Either way blinds aren’t just there to keep the sun out. They are there to stop intruders too. Make sure every time you go out that you close ALL the blinds fully in the property. If it’s hot this will also help keep your place cool too so make sure you do it.

Portal and Garage Doors

If you’re in an apartment there are a couple of things that you and all your neighbours should always do. Close the door to your block “portal” or “bloque” behind you at all times and make sure that after taking your car in or out of the garage that the garage door fully closes and that no-one walks into the garage whilst it is open.

The problem with an apartment block is that you are dependant on your neighbours following the same precautions as yourself. For example, in our apartment block I always find the main door left open just inviting anybody to come right in, and it only takes a second to close a door. The same with the garage, although unfortunately we can’t actually close ours at the moment as the builder installed such poor garage doors. There is always easy access to all the apartments through the garage as the door in the garage leading to the apartments cannot be locked for fire reasons.

Also, if there is an intercom system don’t just let anybody in because you cannot understand them. Lots of people do this!

Moving In

This one is a really common problem and again often over-looked. It mainly happens to people when they arrive on holiday and they are busy moving their luggage from the car into the apartment. It’s a particular problem when the car park is a walk away from the apartment. When people are on holiday they’re not always immediately concerned about security and that’s what thieves prey on.

People tend to leave the apartment open or unlocked whilst they’re fetching the luggage. It only take a few seconds for an experienced thief to jump into the apartment and steal whatever looks valuable, particularly small bags and money.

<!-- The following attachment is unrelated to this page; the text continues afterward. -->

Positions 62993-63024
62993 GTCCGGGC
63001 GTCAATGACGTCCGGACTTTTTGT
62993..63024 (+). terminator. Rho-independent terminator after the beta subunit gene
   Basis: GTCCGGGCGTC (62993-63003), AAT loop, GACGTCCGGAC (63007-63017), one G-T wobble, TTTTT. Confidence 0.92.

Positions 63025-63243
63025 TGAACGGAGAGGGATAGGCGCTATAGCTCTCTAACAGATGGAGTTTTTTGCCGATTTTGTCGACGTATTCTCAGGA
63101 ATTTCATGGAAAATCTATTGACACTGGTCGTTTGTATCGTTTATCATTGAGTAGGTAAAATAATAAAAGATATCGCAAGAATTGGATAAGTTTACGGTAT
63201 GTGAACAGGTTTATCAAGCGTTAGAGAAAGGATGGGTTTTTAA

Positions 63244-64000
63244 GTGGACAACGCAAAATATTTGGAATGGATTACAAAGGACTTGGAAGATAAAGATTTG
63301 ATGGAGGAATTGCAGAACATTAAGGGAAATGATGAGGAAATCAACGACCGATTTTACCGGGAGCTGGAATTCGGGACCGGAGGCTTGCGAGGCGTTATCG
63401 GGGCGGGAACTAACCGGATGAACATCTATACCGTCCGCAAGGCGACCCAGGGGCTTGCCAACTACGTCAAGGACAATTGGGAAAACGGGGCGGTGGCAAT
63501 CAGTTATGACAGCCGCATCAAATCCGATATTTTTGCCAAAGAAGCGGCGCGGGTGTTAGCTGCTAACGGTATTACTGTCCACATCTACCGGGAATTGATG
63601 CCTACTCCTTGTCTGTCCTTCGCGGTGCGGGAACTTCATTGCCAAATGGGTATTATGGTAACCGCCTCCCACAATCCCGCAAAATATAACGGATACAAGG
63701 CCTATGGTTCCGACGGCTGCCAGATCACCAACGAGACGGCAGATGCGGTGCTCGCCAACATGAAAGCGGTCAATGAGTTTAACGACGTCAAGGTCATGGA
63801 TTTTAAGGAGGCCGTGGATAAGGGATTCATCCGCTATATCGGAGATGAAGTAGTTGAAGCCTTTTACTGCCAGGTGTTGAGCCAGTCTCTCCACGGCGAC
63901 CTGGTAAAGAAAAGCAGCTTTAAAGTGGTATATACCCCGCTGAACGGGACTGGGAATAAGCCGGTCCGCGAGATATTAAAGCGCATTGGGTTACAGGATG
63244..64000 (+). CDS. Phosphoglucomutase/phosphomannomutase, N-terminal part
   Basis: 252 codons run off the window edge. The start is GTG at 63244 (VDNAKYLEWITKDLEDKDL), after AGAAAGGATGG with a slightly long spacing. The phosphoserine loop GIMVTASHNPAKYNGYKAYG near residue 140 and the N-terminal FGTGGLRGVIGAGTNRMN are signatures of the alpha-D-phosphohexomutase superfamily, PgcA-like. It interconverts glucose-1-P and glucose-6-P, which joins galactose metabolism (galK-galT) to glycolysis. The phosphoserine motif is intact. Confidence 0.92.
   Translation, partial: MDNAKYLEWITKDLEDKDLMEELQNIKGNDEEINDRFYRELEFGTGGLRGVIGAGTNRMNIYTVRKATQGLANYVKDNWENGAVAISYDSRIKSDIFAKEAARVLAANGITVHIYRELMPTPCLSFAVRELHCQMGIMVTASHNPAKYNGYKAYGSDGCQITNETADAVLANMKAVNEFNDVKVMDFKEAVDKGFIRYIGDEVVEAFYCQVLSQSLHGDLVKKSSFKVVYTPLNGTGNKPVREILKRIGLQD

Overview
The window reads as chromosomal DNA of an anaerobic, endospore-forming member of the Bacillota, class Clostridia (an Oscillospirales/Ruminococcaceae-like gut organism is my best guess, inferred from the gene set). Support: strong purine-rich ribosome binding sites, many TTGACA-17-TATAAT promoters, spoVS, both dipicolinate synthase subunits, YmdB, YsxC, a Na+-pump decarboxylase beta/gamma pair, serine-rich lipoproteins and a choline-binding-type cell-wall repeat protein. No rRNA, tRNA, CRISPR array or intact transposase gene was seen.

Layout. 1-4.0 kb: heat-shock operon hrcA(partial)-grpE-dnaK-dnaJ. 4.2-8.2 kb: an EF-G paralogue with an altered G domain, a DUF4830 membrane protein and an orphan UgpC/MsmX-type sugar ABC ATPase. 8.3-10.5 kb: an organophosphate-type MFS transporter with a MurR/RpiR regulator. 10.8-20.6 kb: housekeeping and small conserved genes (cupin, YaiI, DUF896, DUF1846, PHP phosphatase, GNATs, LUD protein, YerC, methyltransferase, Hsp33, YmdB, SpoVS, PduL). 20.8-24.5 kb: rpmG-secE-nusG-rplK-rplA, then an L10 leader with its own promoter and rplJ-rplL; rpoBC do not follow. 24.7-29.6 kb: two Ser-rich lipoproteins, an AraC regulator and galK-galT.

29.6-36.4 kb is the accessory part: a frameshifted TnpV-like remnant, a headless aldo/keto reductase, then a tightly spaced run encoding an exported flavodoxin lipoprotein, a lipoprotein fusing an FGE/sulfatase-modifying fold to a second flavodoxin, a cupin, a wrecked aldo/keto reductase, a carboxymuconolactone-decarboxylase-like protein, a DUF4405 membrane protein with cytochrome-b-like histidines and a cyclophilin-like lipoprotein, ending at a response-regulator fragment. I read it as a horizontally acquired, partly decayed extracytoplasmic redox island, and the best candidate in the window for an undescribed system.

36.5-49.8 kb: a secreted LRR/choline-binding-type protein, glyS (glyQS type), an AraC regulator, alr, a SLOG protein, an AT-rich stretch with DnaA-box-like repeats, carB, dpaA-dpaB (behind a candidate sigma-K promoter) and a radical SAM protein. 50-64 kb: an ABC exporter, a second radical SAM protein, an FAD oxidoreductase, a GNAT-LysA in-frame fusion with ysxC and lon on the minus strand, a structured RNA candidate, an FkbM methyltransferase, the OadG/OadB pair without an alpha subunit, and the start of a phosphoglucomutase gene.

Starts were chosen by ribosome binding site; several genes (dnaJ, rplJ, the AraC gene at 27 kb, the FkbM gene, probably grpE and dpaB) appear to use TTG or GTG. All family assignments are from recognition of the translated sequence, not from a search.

So be advised when on holiday. Always lock the front door even when you’re just fetching things from the car, and don’t leave all the windows open particularly if you’re on a low level.

Whilst You’re Sleeping

In the heat of summer the last thing you want to do is close your windows at night whilst you’re sleeping, unless you’ve got the air conditioning on. But you are at your must vulnerable whilst sleeping off the day’s sun and sangria.

In extreme cases where people have left their windows open at night, someone has crept in and gassed them whilst they slept and then proceeded to empty the property of all valuables. The gas makes sure they don’t wake up. These are extreme cases but they have and do happen. Unfortunately tourists are a prime target as they often come on holiday with lots of cash and credit cards.

So whilst sleeping, if you want to leave the windows open then at least roll down the blinds. Don’t leave patio doors open, unless you have a locked gate securing the entry. Buy a desk-top fan it you are really struggling with the heat and for just 20 Euros it will keep you cool whilst you sleep, without the need to leave any windows open.

Just Have Your Wits about You

Most of these unfortunate instances fortunately only happen to a small minority and all I can really advise is just that you use your common sense. Just remember that being on holiday actually makes you more vulnerable.

I hope some of the points in this article will have made you think about securing your property sufficiently. It is by no means an exhaustive list as all properties and areas are different but hopefully it’s given you some factors to consider to help make your Spanish dream just that!

Written by: Justin Aldridge